Connie refused to be depressed or sad about her condition. Instead, she dealt with her anxiety by doing everything she could to stare down death in a contest to make him blink first. She had a contagious, independent spirit. She refused to miss work even when she was feeling wretched. She reached out to other cancer patients in the area. Numerous times I saw her driving someone to the doctor’s office for chemo therapy or visiting acquaintances at the hospital—even people she barely knew.
She volunteered at the funeral home, styling the hair of the deceased before they were presented at a funeral. Until I had met Connie, I never even thought about somebody needing to do this. But she relished the job, and had some bizarre stories to tell about the things she learned the hard way about fixing the hair of dead people. And somehow, this melancholic ministry gave Connie humor and strength to make it one more day.
She is one of those rare individuals I have met who I would nominate for sainthood.
Eventually we ran out of things to say and the crowd settled down. A reverent silence fell on the hillside, except for the birds. The pastor was bringing his remarks to a close, and as he did Connie reached out and grabbed my hand.
I have to admit I was a little embarrassed at first. Here I was without my wife, and Connie was without her husband, and we were both surrounded by a mob of people, some of whom were my former church members, and we were holding hands.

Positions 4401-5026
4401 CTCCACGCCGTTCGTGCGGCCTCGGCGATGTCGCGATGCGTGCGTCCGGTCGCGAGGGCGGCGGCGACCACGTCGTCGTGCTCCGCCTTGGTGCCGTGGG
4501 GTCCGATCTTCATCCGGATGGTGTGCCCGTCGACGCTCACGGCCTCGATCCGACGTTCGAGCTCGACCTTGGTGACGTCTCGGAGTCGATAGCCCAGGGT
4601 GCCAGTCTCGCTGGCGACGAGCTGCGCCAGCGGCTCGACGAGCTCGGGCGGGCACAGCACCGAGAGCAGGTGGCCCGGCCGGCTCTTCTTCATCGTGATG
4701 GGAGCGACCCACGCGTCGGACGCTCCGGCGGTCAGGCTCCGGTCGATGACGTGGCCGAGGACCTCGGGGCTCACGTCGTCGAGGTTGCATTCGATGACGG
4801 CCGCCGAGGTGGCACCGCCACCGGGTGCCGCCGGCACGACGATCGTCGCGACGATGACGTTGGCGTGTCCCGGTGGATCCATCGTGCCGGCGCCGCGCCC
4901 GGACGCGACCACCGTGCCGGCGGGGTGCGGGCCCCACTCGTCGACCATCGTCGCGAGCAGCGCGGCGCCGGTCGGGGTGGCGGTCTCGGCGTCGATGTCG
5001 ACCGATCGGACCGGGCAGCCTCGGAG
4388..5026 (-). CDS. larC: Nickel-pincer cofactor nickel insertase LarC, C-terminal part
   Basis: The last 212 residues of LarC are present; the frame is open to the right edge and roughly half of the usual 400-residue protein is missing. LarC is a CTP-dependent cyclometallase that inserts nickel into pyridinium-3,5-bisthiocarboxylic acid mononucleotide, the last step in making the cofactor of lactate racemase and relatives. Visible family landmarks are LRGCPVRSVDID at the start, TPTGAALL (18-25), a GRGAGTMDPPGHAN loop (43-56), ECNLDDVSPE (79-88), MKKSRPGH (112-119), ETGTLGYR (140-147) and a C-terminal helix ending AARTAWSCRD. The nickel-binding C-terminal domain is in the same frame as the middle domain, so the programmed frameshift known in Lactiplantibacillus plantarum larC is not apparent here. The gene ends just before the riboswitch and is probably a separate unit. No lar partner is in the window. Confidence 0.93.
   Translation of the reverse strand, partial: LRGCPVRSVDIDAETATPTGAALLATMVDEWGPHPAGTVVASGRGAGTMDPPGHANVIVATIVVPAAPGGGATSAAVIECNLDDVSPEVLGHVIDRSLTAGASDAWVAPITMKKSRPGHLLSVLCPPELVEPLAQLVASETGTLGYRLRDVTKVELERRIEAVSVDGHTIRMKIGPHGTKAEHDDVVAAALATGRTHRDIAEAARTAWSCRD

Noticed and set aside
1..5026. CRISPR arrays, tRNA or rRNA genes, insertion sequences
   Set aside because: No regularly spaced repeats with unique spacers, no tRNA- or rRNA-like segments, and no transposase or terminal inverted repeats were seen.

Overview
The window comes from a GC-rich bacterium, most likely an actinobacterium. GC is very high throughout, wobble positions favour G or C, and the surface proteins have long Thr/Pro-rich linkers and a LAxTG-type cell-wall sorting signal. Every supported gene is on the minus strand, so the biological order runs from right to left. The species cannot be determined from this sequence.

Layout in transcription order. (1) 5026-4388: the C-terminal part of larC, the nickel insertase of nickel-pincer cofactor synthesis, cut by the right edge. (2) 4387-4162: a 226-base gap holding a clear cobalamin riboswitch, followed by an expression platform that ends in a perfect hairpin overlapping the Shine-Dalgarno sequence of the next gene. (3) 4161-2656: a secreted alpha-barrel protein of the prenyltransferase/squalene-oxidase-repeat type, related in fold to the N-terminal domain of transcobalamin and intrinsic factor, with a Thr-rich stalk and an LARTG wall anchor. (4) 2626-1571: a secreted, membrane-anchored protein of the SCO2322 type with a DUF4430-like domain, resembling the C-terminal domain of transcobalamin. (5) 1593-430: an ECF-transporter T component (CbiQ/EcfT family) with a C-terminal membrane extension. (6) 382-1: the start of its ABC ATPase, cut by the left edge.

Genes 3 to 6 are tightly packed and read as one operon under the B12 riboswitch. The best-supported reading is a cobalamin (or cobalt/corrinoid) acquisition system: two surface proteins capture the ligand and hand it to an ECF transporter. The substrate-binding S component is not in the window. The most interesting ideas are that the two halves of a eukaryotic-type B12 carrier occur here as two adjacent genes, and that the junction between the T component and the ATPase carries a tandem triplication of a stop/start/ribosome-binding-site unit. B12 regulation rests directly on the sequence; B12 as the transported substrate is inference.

What would people think?
I felt awkward.
But after the initial shock wore off, I was able to think a little more clearly about what was going on. I turned and looked at Connie, who was crying just a little, her eyes fixated on the casket. And I don’t think it was just because of sadness. She was scared. And then it dawned on me what must be frightening her.
She was staring at her own near future.
How dumb could I be? Here I was, afraid of what others might think when all the while Connie was giving me a precious gift—a chance to share her pain. I stepped a little closer to her, and she rested her head on my upper arm as we watched the casket descend into the grave
Ashes to ashes. Dust to dust.
“Blessed are those who mourn, for they will be comforted.”
Kelly Pigott is the University Chaplain and Associate Professor of Church History at Hardin-Simmons University in Abilene, Texas, where in addition to church history, he teaches courses in ministry and spiritual formation. He has written numerous journal articles and serves on the editorial boards of two academic history societies. He has twenty years of experience as a pastor. Most recently, he contributed a chapter to the book, “Phyllis Tickle: Evangelist of the Future” (Paraclete Press) edited by Tony Jones.
He has a weakness for peanut butter and jelly sandwiches and cheeseburgers. He likes to take long hikes in the mountains, roast marshmallows over a fire, skip stones across a lake, and camp in his trailer with his children Nathaniel and Eliana. He feels most like a kid when he rides his bike around the park. He is very much in love with his wife, Susan, who teaches Old Testament and Hebrew. And he wishes that Mark Twain had written one of the gospels.
Follow Kelly on twitter at @kellypigott